Not too long ago, in collaboration with The Canadian Canoe Museum, we asked our audience to share favourite examples of “canoe art” with us on social media.
Weighing in from around the country, our followers’ feedback was rich. They pointed to everything from a giant canoe sculpture in Martensville, Saskatchewan to voyageur canoe art circa 1789 to a mural of Potlotec First Nation members famously paddling from Nova Scotia to Quebec during Expo 67.
One of our readers flagged a vibrant canoe print and puzzle by Toronto-based artist and musician Kurt Swinghammer. When we checked out his website, we confess that while we loved his red canoe, we fell hard for the artist’s loon.
We immediately reached out to Swinghammer at his home in Ontario to see if he’d let us share this image with you (he said yes!). He also had a few reflections to share about his lifelong fascination with the iconic bird.
“I love that loons are naturally super graphic and high contrast. When you think about it, the bird is stunning. Black and white with bright-red zinger eyes,” he says. “It looks like it was designed in the late ’60s, a time when the art world celebrated a strong graphic sensibility.”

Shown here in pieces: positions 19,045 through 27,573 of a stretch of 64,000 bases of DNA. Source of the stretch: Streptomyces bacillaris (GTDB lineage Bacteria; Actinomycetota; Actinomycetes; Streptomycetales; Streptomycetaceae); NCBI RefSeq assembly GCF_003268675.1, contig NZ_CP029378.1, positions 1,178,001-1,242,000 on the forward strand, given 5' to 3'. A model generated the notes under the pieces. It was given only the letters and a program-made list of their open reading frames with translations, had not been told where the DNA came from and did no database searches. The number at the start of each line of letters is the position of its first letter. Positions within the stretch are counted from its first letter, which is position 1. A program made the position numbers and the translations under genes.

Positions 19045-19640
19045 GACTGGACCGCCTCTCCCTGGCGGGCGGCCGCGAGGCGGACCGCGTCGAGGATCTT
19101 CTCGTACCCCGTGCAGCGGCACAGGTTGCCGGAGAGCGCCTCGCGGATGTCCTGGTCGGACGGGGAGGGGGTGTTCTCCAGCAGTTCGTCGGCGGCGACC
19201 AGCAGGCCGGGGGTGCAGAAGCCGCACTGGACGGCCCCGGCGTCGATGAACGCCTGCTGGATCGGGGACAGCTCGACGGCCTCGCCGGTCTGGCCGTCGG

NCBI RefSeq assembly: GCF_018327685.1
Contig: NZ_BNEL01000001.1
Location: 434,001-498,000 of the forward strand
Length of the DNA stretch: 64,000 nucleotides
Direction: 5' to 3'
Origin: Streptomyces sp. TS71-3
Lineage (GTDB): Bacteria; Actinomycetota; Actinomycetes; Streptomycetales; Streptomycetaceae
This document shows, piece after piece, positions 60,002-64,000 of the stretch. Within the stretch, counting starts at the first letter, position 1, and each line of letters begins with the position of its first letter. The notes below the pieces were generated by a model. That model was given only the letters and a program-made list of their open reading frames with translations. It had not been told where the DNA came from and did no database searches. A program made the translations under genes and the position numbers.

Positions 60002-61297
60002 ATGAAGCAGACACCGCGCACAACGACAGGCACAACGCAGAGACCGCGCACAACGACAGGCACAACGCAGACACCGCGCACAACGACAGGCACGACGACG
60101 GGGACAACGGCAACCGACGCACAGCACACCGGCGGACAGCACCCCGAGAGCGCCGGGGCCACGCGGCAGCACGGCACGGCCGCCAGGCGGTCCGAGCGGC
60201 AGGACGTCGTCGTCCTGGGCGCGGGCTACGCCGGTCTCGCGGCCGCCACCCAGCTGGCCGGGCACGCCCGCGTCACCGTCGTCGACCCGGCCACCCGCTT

Beyond its unique look, there’s also no debating the distinctive sound of a loon’s call, says Swinghammer.
“Their song is reminiscent of the blues, comforting yet mournful. Add to this that when they call, the sound often echoes across lakes and through forests and even to distant hills. This natural environment gives them a sound quality that is incomparable. It’s almost electronic music to me, which ties into the look of the work I’ve done here.”
Swinghammer says he found a way to create loon songs musically with a slide and an e-bow (an electronic device used when playing string instruments) in his wonderfully eerie song Canoe Lake (totally worth a listen), which was inspired by the life and death of Group of Seven painter Tom Thomson.
“I’ve also had the most amazing one-on-one experiences with loons while canoeing on lakes in Ontario. The birds do just crazy moves and mating rituals, with splashing water and outstretched wings — all contrasted against blue water. It’s almost as if the loon was created as part of some kind of divine intervention.”
As for his unique take on this beloved bird: “People seem to enjoy it because it combines traditional representation with modernism,” says Swinghammer, who sees himself as somewhat of a cultural engineer.
“I’m approaching the loon with modern eyes. I’m not trying to make it look realistic. I’m finding my own expression of a loon and how it can be interpreted in a fresh, new way.”
Editor’s note: If you’re interested in Kurt Swinghammer’s work, check out his website here or reach out to him at email@example.com